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Rhinoceros Auklet Cerorhinca monocerata
BirdLife is updating this factsheet for the 2016 Red List
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This species has an extremely large range, and hence does not approach the thresholds for Vulnerable under the range size criterion (Extent of Occurrence <20,000 km2 combined with a declining or fluctuating range size, habitat extent/quality, or population size and a small number of locations or severe fragmentation). Despite the fact that the population trend appears to be decreasing, the decline is not believed to be sufficiently rapid to approach the thresholds for Vulnerable under the population trend criterion (>30% decline over ten years or three generations). The population size is extremely large, and hence does not approach the thresholds for Vulnerable under the population size criterion (<10,000 mature individuals with a continuing decline estimated to be >10% in ten years or three generations, or with a specified population structure). For these reasons the species is evaluated as Least Concern.

Taxonomic source(s)
del Hoyo, J.; Collar, N. J.; Christie, D. A.; Elliott, A.; Fishpool, L. D. C. 2014. HBW and BirdLife International Illustrated Checklist of the Birds of the World. Barcelona, Spain and Cambridge UK: Lynx Edicions and BirdLife International.

Distribution and population
The Rhinoceros Auklet is found in the North Pacific and breeds from California, USA, off the coasts of Canada and Alaska to the Aleutian Islands in North America; and on Hokkaido and Honshu, Japan, as well as on the northern tip of North Korea, Sakhalin (Russia) and at two places on the far eastern Siberian coast in Asia (del Hoyo et al. 1996).

Population justification
The global population is estimated to number > c.1,300,000 individuals (del Hoyo et al. 1996), while national population estimates include: < c.1,000 wintering individuals in Korea; c.10,000-1 million breeding pairs c.1,000-10,000 wintering individuals in Japan and c.10,000-100,000 breeding pairs in Russia (Brazil 2009).

Trend justification
The population is suspected to be in decline owing to predation by invasive species.

Habitat: This marine species cab ne found both offshore and along sea coasts and islands. It breeds on maritime and inland grassy slopes, sometimes on predator-free islands, and rarely on steep island or mainland cliffs. It occurs in large aggregations at sea, often forming dense roosting flocks at night in sheltered bays. In winter it is normally pelagic in waters offshore from breeding areas and sometimes in near-shore coastal waters where food is highly concentrated due to oceanographic conditions. Diet: It feeds mostly on fish throughout the year supplemented in winter by small amounts of invertebrates such as squid and krill. Chick diet it almost exclusively fish though also invertebrates for late-hatching young. Breeding: It arrives at colonies in late March and early April, laying from the end of April to mid-June. It is monogamous with high site and mate fidelity. It is highly colonial in small to very large concentrations sometimes over 100,000 individuals. Laying is often highly asynchronous within a colony. Birds lay in nest chambers at the end of a burrow which are excavated by both sexes (del Hoyo et al. 1996).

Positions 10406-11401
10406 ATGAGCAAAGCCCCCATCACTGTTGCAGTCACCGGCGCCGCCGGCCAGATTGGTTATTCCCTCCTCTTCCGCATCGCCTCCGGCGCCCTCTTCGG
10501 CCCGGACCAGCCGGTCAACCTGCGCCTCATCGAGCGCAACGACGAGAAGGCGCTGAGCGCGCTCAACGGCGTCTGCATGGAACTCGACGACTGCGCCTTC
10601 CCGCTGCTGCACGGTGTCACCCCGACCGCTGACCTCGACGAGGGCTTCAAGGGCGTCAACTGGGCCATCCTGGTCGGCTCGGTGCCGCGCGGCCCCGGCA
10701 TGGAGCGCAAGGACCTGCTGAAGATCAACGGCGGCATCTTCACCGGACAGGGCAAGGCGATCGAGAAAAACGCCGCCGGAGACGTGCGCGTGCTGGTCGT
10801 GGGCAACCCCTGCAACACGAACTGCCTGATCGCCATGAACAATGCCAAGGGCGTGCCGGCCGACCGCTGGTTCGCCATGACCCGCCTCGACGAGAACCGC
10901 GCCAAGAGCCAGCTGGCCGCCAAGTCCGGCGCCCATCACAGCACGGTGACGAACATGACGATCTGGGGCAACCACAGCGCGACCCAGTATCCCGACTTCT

Related state of the world's birds case studies

Bertram, D. F.; Mackas, D. L.; McKinnell, S. M. 2001. The seasonal cycle revisited: interannual variation and ecosystem consequences. Progress in Oceanography 49: 283-307.

Brazil, M. 2009. Birds of East Asia: eastern China, Taiwan, Korea, Japan, eastern Russia. Christopher Helm, London.

del Hoyo, J.; Elliott, A.; Sargatal, J. 1996. Handbook of the Birds of the World, vol. 3: Hoatzin to Auks. Lynx Edicions, Barcelona, Spain.

Wilson, U. W. 2005. The effect of the 1997-1998 El Niño on rhinoceros auklets on protection island, Washington. Condor 107: 462-468.

Further web sources of information
Explore HBW Alive for further information on this species

Search for photos and videos, and hear sounds of this species from the Internet Bird Collection

Text account compilers
Ekstrom, J., Butchart, S., Calvert, R.

IUCN Red List evaluators
Butchart, S., Symes, A.

Recommended citation
BirdLife International (2016) Species factsheet: Cerorhinca monocerata. Downloaded from on 26/10/2016. Recommended citation for factsheets for more than one species: BirdLife International (2016) IUCN Red List for birds. Downloaded from on 26/10/2016.

This information is based upon, and updates, the information published in BirdLife International (2000) Threatened birds of the world. Barcelona and Cambridge, UK: Lynx Edicions and BirdLife International, BirdLife International (2004) Threatened birds of the world 2004 CD-ROM and BirdLife International (2008) Threatened birds of the world 2008 CD-ROM. These sources provide the information for species accounts for the birds on the IUCN Red List.

To provide new information to update this factsheet or to correct any errors, please email BirdLife

To contribute to discussions on the evaluation of the IUCN Red List status of Globally Threatened Birds, please visit BirdLife's Globally Threatened Bird Forums.

Key facts
Current IUCN Red List category Least Concern
Family Alcidae (Auks)
Species name author (Pallas, 1811)
Population size mature individuals
Population trend Decreasing
Distribution size (breeding/resident) 321,000 km2
Country endemic? No
Links to further information
- Additional Information on this species